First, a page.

Yes, the Internet Archive — the "Wayback Machine" that's home to hundreds of billions of dead or otherwise lost web pages — is heading to Canada.
And yes, President-elect Donald Trump is part of the reason.
"On November 9th in America, we woke up to a new administration promising radical change," founder Brewster Kahle wrote Tuesday in a fundraising message posted to the Internet Archive's blog. "It was a firm reminder that institutions like ours, built for the long-term, need to design for change."
Kahle signaled something was afoot the day after Trump was elected, saying he was "shell-shocked" and soliciting advice for "what we might do."
The answer, it turned out Tuesday, is to create a duplicate of the independent, nonprofit site — called a "mirror," a path many sites pursue to ensure a backup, to lessen the load on servers or to skirt censorship.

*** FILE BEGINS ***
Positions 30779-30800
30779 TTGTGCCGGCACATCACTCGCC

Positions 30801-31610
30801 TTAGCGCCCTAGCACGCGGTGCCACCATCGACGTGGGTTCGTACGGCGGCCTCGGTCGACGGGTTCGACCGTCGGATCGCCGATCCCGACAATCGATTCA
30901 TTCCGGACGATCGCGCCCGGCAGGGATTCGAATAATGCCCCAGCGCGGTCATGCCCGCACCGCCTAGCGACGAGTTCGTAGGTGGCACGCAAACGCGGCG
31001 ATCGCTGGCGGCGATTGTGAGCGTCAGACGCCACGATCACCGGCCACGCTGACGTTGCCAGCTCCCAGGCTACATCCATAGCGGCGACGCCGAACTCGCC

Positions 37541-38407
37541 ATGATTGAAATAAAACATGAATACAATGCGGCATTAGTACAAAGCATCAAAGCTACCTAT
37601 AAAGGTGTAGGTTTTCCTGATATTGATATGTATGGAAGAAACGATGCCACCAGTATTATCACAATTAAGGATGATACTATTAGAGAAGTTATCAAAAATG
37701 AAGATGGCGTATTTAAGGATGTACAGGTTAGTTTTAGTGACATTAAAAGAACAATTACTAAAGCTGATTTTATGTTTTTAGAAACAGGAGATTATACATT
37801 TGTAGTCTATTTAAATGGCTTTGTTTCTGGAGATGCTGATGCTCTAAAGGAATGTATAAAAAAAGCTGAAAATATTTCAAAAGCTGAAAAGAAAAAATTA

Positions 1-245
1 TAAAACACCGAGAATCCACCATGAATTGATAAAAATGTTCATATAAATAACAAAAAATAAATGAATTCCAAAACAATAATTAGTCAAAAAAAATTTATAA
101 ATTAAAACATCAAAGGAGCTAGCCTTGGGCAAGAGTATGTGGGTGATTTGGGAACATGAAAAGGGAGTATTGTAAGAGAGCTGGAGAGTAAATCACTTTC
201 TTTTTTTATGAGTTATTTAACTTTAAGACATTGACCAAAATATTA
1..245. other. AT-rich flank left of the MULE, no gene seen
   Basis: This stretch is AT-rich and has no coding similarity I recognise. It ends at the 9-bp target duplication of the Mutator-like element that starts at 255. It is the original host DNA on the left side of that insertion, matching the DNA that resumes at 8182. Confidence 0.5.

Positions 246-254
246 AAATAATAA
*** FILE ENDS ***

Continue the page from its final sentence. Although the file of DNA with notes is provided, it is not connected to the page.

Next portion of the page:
Pundits and online commenters seized on the announcement to renew their attacks on the president-elect for what they have called his chilling effect on speech, suggesting the archive is fleeing the United States because of Trump.
But in his announcement Tuesday, Kahle made it clear that the Wayback Machine isn't moving — it's just copying itself. And the reasons go beyond the election.
Historically, "libraries like ours are susceptible to different fault lines," he wrote — including natural disasters, changes in the law and internal failures.
Thus the need for a backup for the Internet's ultimate backup: the Internet Archive of Canada.
"For us, it means keeping our cultural materials safe, private and perpetually accessible," Kahle wrote. "It means preparing for a Web that may face greater restrictions."